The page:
With no major console launches anticipated this year, gaming companies will be focusing most of their energy on content. The form that content will take follows on trends currently seen in other sectors, with digital innovations playing a leading role and retro brands readying for their second act.
Mobile devices and streaming services have opened up a new world of opportunity, and traditional gaming companies are looking to this space for future growth.
Following disappointing sales of the Wii U console, Nintendo is turning its focus to mobile gaming for the first time. In March, the company teamed with DeNA in an ongoing partnership to develop games specifically for smart devices based on Nintendo's iconic IP.
And Nintendo isn't alone in looking to mobile for a turnaround. In February, when SEGA of America announced that it was downsizing its business,
The move to mobile makes sense for bottom lines–digital games are typically cheaper to produce and can reach a much wider audience than video games that are tied to a specific console system.
Given that, top gaming companies are also working to create new access points for their digital offerings.
Nintendo and DeNA are also planning to launch a gaming service that will give subscribers access to Nintendo games on smart devices, online and on Nintendo systems. Set to launch this fall, presumably alongside at least one of the company's new mobile offerings, the Nintendo gaming service is in line with what has been happening at other major outlets for years. Microsoft debuted its Xbox Live online service in 2002, and Sony followed suit in 2006 with PlayStation Network.
With PSN, Sony took a broader approach, creating a complete entertainment service that also offers music, TV and movies. In fact, Sony Computer Entertainment combined PSN with the similar Sony Entertainment Network in late-January to create an even more comprehensive platform that can directly compete with streaming content services like Netflix.
For gamers, the company launched PlayStation Now last year, a cloud-based service that offers a catalog of PlayStation titles on a subscription or per-game basis.
Ever since Activision pioneered the toys-to-life gaming concept with "Skylanders" in 2011, companies have been finding increasingly innovative ways to merge the worlds of physical toys and video games.
This trend is set to continue, with both LEGO and Nintendo recently entering the toys-to-life arena, following in the footsteps of Disney's Infinity, Hasbro's Telepods and Fuhu's Morpho Pods.
Nintendo's Amiibo figures, which were released in 2014 and work with the Wii U and 3DS XL platforms, have not only helped the company's bottom line, but have even led to an uptick in Wii U console sales.
The LEGO Group has taken the concept a step further with its new "Dimensions" line, in which users build a LEGO Gateway (out of the brand's bricks, of course) that then "transports" mini-figures into a corresponding video game. "LEGO Dimensions," which will launch at retail in September, is a follow-up to the toy company's "Fusion" game, which let players create buildings from physical bricks and then scan those creations into a virtual town.
With classic gaming brands getting second lives in fashion collections and even as big screen stars (i.e. the upcoming Sony movie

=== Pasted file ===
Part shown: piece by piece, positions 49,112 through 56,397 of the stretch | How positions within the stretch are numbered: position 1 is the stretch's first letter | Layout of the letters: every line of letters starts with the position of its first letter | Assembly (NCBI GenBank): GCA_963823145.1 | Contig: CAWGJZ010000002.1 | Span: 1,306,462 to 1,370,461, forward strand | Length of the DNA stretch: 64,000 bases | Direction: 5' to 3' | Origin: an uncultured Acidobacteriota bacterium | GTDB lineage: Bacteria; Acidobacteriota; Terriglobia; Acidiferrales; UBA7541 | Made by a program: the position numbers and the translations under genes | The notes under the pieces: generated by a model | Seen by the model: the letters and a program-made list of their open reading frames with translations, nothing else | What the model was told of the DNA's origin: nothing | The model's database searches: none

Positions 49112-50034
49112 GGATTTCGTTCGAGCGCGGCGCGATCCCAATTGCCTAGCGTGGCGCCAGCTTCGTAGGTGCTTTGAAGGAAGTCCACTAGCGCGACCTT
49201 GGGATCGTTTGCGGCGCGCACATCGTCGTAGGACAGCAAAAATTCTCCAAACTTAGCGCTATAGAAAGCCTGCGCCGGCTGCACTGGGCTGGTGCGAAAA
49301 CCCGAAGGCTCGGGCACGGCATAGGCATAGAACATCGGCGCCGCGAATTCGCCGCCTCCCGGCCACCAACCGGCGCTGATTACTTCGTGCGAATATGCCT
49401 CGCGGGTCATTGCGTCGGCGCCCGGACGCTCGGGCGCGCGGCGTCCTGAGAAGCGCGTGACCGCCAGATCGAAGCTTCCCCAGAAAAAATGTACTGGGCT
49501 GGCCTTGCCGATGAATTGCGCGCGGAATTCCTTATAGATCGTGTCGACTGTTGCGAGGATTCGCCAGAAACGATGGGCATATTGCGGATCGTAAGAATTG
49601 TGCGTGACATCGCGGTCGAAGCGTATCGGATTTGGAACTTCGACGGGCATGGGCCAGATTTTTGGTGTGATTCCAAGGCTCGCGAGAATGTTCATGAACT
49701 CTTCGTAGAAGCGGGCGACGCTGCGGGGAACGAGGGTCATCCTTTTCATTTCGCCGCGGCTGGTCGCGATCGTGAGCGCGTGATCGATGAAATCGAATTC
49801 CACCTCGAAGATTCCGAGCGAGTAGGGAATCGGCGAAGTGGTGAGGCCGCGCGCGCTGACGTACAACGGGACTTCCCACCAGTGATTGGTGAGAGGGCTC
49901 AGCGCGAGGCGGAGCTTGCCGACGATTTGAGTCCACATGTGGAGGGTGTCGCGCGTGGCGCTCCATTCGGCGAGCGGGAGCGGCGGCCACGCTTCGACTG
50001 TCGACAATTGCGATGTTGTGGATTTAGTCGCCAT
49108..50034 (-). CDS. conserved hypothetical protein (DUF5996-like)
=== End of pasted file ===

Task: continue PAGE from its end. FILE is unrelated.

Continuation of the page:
), demand for the games themselves has also increased.
One of the founding fathers of video games, Atari, is capitalizing on renewed enthusiasm for its classic games with a number of new initiatives.
In partnership with Salty Games, the company has re-imagined "Asteroids" in the new open world, multi-player shooter game "Asteroids: Outpost," which was released earlier this year.
"This is part of our new strategy," says Todd Shallbetter, chief operating officer, Atari. "We are going to be teaming up with young and innovative studios to take a refreshing look at each game from our extensive portfolio. 'Asteroids' is the first in a long series of rebirths."
Meanwhile, SEGA of America and SEGA of Europe have teamed up with Nintendo to re-master a host of their classic games from the now extinct Genesis console and re-release them for the 3DS. Each game, including "Fantasy Zone II," "Gunstar Heroes" and "Sonic the Hedgehog 2," includes new features and modes, but maintains the vintage experience of the original.
And while it hasn't been out of the mix for quite as long, Activision's "Guitar Hero" will also be making a comeback this fall in the new "Guitar Hero Live." After a five-year hiatus, Activision's new version of the game will include a modernized guitar controller, mobile functionality and a new live-action experience that lets users perform "on stage" at a concert.
THE NEW WORLD OF VIRTUAL REALITY
Some of the biggest buzz in gaming has surrounded the new wave of virtual reality headsets readying for market.
At the front of the pack appears to be Oculus' Rift, which was acquired by Facebook last year. A consumer version of the head-mounted display is scheduled to arrive on shelves in early 2016.
Not far behind is Sony Computer Entertainment, with a VR headset that has been code-named Project Morpheus (no release date yet), and Microsoft's HaloLens, which it describes as a "holographic, see-through computer" (set to be released shortly after Windows 10 launches this summer).
As this new technology continues to take form, it could represent a wealth of new opportunity, not just for the gaming sector, but in the consumer products realm, as well.
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